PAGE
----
Mexico Turns a Corner

Years of political squabbling and divided governments weakened state institutions in Mexico, greatly hampering their ability to meet their basic obligations. But that has begun to change, thanks to a political innovation that has united Mexico’s political leaders around a shared agenda of reforms.

MEXICO CITY – Years of political squabbling and divided governments weakened state institutions in Mexico, greatly hampering their ability to meet their basic obligations to the country’s citizens: to foster economic growth, to create well-paying jobs, to provide quality education and social services, and to guarantee public safety. But that has begun to change, thanks to a political innovation that has united Mexico’s political leaders around a shared reform agenda.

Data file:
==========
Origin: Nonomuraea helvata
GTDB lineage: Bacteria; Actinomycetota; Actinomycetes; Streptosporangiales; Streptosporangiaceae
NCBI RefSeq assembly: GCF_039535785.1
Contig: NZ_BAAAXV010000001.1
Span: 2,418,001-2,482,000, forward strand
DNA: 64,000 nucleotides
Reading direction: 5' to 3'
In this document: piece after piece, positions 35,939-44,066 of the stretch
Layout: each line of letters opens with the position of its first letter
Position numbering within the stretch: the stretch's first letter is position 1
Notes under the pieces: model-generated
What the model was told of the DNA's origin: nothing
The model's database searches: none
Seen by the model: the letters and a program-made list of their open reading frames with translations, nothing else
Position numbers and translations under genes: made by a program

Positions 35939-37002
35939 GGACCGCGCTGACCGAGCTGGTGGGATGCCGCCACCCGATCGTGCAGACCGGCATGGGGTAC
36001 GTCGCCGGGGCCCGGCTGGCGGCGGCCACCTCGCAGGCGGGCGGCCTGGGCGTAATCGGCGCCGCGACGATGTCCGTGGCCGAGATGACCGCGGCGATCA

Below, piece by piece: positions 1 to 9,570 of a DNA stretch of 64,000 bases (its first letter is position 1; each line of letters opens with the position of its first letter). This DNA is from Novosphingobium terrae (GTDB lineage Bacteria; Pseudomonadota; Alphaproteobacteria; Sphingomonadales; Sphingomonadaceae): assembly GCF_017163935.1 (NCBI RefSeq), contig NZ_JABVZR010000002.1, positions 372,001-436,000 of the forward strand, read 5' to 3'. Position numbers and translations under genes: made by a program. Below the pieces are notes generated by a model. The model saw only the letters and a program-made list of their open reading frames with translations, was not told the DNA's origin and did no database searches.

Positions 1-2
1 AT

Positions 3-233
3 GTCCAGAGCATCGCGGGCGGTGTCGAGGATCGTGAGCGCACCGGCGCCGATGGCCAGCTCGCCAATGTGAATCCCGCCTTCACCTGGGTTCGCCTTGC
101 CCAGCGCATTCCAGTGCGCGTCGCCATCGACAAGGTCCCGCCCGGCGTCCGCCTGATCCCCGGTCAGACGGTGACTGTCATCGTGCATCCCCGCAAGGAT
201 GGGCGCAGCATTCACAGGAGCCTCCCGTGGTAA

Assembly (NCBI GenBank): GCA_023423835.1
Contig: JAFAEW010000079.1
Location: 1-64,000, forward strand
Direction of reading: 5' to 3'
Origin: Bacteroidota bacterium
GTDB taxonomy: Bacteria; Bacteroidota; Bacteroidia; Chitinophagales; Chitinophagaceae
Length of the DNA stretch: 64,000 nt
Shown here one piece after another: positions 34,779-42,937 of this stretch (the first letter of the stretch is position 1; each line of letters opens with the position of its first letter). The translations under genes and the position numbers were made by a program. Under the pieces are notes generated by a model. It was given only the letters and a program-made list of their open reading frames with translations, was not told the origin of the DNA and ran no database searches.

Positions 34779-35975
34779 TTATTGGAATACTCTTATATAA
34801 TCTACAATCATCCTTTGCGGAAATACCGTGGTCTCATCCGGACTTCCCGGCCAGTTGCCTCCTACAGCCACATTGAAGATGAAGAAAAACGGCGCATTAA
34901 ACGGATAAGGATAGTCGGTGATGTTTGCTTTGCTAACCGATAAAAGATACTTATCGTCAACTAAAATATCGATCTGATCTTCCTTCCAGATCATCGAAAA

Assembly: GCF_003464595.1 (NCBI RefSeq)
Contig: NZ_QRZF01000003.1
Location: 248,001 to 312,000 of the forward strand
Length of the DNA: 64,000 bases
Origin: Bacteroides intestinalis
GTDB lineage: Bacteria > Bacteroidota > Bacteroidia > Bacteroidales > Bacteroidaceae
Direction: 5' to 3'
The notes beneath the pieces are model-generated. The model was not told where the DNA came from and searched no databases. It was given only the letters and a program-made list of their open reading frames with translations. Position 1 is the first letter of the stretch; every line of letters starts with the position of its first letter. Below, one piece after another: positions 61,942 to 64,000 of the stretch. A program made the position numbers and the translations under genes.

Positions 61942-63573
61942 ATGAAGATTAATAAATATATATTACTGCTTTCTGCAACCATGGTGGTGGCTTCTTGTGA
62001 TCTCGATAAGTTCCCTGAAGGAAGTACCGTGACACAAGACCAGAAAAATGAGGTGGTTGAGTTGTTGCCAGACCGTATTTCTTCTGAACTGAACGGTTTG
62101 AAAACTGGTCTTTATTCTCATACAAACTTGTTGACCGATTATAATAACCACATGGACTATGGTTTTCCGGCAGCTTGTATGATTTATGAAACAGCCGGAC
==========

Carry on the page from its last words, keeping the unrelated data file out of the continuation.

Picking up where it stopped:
In 2012, I campaigned for the presidency on a promise to transform Mexico into a more modern, dynamic, and competitive country, one that could compete and succeed in the twenty-first century. In order to achieve this, I proposed major structural reforms. Soon after a majority of Mexico’s voters backed my candidacy at the ballot box, my team met with the leaders of the country’s three main political forces to define a common reform agenda and a collaborative framework to realize it. The result was a political agreement on a clear and comprehensive action plan consisting of 95 points, now known as the “Pact for Mexico.”

Among the Pact’s provisions are major structural reforms that all parties agreed to support at the outset of the current administration. A package of education reforms, which Congress has already approved, will improve the quality of teaching and the formation of human capital throughout the country. Teachers will be assessed, schools will be managed with greater autonomy, and a commitment to academic excellence will become the backbone of the public education system.

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